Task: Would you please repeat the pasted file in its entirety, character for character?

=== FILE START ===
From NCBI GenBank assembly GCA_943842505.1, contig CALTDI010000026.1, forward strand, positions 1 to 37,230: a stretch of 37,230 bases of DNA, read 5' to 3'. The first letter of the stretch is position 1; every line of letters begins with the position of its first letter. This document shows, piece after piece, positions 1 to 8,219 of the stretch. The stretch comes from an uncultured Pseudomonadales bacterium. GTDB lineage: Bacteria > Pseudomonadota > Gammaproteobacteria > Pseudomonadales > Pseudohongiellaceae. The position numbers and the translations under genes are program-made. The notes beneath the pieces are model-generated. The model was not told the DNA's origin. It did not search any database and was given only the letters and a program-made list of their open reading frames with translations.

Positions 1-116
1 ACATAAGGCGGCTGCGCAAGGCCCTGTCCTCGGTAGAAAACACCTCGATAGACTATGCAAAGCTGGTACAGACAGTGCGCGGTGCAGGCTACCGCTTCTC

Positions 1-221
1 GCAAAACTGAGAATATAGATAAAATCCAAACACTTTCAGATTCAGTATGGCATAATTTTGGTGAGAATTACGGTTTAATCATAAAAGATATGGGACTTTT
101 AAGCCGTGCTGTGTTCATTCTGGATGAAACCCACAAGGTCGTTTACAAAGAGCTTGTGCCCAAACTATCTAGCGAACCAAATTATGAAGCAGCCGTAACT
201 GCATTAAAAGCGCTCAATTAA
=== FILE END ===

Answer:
From NCBI GenBank assembly GCA_943842505.1, contig CALTDI010000026.1, forward strand, positions 1 to 37,230: a stretch of 37,230 bases of DNA, read 5' to 3'. The first letter of the stretch is position 1; every line of letters begins with the position of its first letter. This document shows, piece after piece, positions 1 to 8,219 of the stretch. The stretch comes from an uncultured Pseudomonadales bacterium. GTDB lineage: Bacteria > Pseudomonadota > Gammaproteobacteria > Pseudomonadales > Pseudohongiellaceae. The position numbers and the translations under genes are program-made. The notes beneath the pieces are model-generated. The model was not told the DNA's origin. It did not search any database and was given only the letters and a program-made list of their open reading frames with translations.

Positions 1-116
1 ACATAAGGCGGCTGCGCAAGGCCCTGTCCTCGGTAGAAAACACCTCGATAGACTATGCAAAGCTGGTACAGACAGTGCGCGGTGCAGGCTACCGCTTCTC

Positions 1-221
1 GCAAAACTGAGAATATAGATAAAATCCAAACACTTTCAGATTCAGTATGGCATAATTTTGGTGAGAATTACGGTTTAATCATAAAAGATATGGGACTTTT
101 AAGCCGTGCTGTGTTCATTCTGGATGAAACCCACAAGGTCGTTTACAAAGAGCTTGTGCCCAAACTATCTAGCGAACCAAATTATGAAGCAGCCGTAACT
201 GCATTAAAAGCGCTCAATTAA